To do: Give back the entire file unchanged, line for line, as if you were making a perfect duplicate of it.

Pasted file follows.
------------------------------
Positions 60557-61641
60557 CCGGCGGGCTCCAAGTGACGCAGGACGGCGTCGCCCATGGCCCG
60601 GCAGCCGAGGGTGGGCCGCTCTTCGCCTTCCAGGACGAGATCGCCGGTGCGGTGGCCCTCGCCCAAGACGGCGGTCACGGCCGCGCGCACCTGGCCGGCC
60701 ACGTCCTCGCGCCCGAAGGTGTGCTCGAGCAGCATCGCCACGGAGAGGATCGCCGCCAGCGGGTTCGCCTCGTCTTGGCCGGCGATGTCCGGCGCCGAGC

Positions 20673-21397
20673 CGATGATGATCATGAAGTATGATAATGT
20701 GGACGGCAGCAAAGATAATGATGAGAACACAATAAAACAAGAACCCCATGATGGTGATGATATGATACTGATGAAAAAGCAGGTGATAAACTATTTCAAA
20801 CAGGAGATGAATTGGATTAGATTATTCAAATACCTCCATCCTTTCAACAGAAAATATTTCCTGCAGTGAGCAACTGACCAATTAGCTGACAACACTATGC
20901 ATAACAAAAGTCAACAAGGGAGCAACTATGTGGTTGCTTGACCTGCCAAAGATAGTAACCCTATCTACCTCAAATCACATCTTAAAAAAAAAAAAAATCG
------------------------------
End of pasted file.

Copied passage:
Positions 60557-61641
60557 CCGGCGGGCTCCAAGTGACGCAGGACGGCGTCGCCCATGGCCCG
60601 GCAGCCGAGGGTGGGCCGCTCTTCGCCTTCCAGGACGAGATCGCCGGTGCGGTGGCCCTCGCCCAAGACGGCGGTCACGGCCGCGCGCACCTGGCCGGCC
60701 ACGTCCTCGCGCCCGAAGGTGTGCTCGAGCAGCATCGCCACGGAGAGGATCGCCGCCAGCGGGTTCGCCTCGTCTTGGCCGGCGATGTCCGGCGCCGAGC

Positions 20673-21397
20673 CGATGATGATCATGAAGTATGATAATGT
20701 GGACGGCAGCAAAGATAATGATGAGAACACAATAAAACAAGAACCCCATGATGGTGATGATATGATACTGATGAAAAAGCAGGTGATAAACTATTTCAAA
20801 CAGGAGATGAATTGGATTAGATTATTCAAATACCTCCATCCTTTCAACAGAAAATATTTCCTGCAGTGAGCAACTGACCAATTAGCTGACAACACTATGC
20901 ATAACAAAAGTCAACAAGGGAGCAACTATGTGGTTGCTTGACCTGCCAAAGATAGTAACCCTATCTACCTCAAATCACATCTTAAAAAAAAAAAAAATCG